Saturday is the last (seventh) day of the week on many calendars and in conventions that consider the week as beginning on Sunday, or the sixth day of the week according to international standard ISO 8601 which was first published in 1988.
Saturday was named no later than the 2nd century for the planet Saturn, which controlled the first hour of that day according to Vettius Valens. Its Latin name dies Saturni ("Saturn's Day") entered into Old English as Saeternesdaeg.
Origins in antiquity
The weekday heptagram, i.e. the association of the days of the seven-day week with the seven classical planets, probably dates to the Hellenistic period. Between the 1st and 3rd centuries, the Roman Empire gradually replaced the eight day Roman nundinal cycle with the seven-day week. The astrological order of the days was explained by Vettius Valens and Dio Cassius (and Chaucer gave the same explanation in his Treatise on the Astrolabe). According to these authors, it was a principle of astrology that the heavenly bodies presided, in succession, over the hours of the day. The association of the weekdays with the respective deities is thus indirect, the days are named for the planets, which were in turn named for the deities.
For both Jews and the Seventh-day Adventist, the seventh day of the week, known as Shabbat (or Sabbath for SDA), stretches from sundown Friday to sundown Saturday and is the day of rest. Roman Catholic and Eastern Orthodox churches distinguish between Saturday (Sabbath) and the Lord's Day (Sunday). Quakers traditionally refer to Saturday as "Seventh Day", eschewing the "pagan" origin of the name. In Islamic countries, Fridays are considered as the last day of the week and are holidays along with Thursdays; Saturday is called Sabt (cognate to Sabbath) and it is the first day of the week in many Arabic countries.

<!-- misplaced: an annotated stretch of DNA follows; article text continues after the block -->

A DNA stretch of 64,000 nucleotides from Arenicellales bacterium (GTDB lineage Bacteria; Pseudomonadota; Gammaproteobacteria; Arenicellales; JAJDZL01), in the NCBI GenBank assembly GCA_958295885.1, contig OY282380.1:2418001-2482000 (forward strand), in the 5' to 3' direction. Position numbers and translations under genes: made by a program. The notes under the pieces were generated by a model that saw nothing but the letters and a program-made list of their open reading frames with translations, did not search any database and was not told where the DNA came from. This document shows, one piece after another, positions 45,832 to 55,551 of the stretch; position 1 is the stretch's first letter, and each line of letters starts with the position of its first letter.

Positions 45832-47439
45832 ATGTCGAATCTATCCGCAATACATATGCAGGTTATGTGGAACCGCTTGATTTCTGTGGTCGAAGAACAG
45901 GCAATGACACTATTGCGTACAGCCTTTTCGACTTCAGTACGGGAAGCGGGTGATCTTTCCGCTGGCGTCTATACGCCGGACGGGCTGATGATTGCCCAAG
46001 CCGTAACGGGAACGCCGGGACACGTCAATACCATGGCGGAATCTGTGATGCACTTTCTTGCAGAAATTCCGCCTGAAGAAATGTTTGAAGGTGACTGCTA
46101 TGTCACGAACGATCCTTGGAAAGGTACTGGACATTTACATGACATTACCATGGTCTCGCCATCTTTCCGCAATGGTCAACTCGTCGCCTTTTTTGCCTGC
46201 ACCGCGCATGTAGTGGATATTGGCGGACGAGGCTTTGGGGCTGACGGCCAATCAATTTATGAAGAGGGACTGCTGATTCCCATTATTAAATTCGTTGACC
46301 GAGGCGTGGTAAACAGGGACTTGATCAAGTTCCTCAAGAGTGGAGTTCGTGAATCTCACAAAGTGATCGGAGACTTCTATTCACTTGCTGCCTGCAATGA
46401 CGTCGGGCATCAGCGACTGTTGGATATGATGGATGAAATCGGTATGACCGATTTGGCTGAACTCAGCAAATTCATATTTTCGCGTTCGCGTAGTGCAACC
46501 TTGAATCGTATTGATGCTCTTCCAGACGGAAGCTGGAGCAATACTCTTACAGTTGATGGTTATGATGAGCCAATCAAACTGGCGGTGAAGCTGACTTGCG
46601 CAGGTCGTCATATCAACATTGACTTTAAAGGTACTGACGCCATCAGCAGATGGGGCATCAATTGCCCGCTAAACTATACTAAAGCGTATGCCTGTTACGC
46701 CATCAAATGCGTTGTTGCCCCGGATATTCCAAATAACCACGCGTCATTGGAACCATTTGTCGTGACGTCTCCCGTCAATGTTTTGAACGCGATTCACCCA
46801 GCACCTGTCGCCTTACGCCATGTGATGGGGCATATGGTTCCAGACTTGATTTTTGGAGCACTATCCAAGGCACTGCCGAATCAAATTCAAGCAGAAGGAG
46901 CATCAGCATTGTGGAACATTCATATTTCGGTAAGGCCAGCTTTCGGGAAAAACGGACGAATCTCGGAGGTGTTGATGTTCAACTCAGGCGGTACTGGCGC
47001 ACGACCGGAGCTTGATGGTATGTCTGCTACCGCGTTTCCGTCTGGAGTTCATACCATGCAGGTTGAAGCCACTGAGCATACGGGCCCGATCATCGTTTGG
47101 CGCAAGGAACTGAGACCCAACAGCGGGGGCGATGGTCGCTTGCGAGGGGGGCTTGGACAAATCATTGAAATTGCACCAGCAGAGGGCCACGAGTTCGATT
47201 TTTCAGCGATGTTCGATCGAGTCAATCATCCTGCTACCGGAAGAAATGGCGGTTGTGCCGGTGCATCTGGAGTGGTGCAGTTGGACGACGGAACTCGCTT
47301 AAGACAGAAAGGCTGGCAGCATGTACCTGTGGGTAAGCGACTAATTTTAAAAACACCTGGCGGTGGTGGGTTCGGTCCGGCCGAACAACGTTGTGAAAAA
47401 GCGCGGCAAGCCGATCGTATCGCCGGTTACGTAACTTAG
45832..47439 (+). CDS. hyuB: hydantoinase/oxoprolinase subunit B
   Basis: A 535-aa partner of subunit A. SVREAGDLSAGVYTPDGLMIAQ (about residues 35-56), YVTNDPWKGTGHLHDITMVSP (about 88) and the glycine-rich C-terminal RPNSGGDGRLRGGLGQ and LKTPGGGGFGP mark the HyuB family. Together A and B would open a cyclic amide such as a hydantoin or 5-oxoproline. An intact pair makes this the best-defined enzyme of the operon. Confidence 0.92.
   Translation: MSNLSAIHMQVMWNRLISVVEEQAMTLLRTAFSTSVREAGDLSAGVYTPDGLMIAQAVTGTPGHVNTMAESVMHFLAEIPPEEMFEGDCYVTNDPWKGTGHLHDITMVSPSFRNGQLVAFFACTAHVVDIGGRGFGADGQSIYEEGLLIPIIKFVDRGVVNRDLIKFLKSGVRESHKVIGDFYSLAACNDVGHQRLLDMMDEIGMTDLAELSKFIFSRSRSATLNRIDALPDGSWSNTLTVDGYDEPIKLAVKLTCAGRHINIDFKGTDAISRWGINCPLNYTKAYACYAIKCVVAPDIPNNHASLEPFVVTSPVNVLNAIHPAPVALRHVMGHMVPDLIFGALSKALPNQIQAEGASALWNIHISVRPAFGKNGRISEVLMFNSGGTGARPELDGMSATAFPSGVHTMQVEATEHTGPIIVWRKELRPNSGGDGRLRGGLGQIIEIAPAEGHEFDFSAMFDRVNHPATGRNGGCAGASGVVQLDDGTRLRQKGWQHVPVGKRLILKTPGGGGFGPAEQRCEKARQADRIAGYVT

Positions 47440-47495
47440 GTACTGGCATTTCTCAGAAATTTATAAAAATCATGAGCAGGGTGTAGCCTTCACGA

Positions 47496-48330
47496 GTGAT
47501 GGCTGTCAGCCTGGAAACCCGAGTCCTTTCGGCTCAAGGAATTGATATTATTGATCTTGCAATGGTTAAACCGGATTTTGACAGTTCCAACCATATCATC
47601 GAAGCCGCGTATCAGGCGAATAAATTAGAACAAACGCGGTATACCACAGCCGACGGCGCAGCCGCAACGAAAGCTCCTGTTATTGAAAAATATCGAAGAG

In the Eastern Orthodox Church Saturdays are days on which the Theotokos (Mother of God) and All Saints are commemorated, The day is also a general day of prayer for the dead, because it was on a Saturday that Jesus lay dead in the tomb. The Octoechos contains hymns on these themes, arranged in an eight-week cycle, that are chanted on Saturdays throughout the year. At the end of services on Saturday, the dismissal begins with the words: "May Christ our True God, through the intercessions of his most-pure Mother, of the holy, glorious and right victorious Martyrs, of our reverend and God-bearing Fathers…". For the Orthodox, Saturday—with the sole exception of Holy Saturday–is never a strict fast day. When a Saturday falls during one of the fasting seasons (Great Lent, Nativity Fast, Apostles' Fast, Dormition Fast) the fasting rules are always lessened to an extent. The Great Feast of the Exaltation of the Cross and the Beheading of St. John the Baptist are normally observed as strict fast days, but if they fall on a Saturday or Sunday, the fast is lessened.